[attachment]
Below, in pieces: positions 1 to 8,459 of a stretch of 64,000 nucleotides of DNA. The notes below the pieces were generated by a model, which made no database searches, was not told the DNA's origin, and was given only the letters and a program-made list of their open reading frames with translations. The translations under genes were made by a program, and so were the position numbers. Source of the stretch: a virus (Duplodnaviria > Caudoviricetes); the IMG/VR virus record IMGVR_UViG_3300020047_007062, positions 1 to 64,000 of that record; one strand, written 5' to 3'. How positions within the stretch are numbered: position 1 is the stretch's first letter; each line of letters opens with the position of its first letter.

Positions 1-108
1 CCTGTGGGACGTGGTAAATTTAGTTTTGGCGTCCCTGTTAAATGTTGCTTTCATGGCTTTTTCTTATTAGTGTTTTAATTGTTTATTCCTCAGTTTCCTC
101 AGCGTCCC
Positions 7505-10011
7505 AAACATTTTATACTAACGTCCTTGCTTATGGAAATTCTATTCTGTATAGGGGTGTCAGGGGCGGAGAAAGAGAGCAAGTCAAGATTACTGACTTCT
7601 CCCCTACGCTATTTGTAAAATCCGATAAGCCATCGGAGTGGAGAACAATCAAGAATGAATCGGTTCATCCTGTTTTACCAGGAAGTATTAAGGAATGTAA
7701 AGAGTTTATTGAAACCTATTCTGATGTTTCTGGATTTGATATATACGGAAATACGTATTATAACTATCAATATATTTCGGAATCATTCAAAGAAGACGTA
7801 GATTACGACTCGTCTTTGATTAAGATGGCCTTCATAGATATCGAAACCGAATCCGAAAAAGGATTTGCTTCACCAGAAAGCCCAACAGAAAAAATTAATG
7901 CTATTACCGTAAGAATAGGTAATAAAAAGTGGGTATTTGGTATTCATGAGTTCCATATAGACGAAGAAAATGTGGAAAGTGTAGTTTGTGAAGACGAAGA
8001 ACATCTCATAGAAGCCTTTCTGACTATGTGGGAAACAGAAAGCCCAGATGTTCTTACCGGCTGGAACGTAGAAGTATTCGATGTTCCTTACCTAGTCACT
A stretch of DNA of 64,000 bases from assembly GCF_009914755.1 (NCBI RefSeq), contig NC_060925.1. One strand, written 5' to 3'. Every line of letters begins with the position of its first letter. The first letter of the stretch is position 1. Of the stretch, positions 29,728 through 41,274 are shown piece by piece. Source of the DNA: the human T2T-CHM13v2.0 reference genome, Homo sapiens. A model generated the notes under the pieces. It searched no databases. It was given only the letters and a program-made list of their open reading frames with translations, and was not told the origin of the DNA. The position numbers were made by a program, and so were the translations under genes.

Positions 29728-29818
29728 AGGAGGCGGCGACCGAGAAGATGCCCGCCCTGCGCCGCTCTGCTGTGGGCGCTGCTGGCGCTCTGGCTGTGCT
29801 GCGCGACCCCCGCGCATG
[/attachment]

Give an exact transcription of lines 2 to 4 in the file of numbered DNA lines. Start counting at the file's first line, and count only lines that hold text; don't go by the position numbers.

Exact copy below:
Positions 1-108
1 CCTGTGGGACGTGGTAAATTTAGTTTTGGCGTCCCTGTTAAATGTTGCTTTCATGGCTTTTTCTTATTAGTGTTTTAATTGTTTATTCCTCAGTTTCCTC
101 AGCGTCCC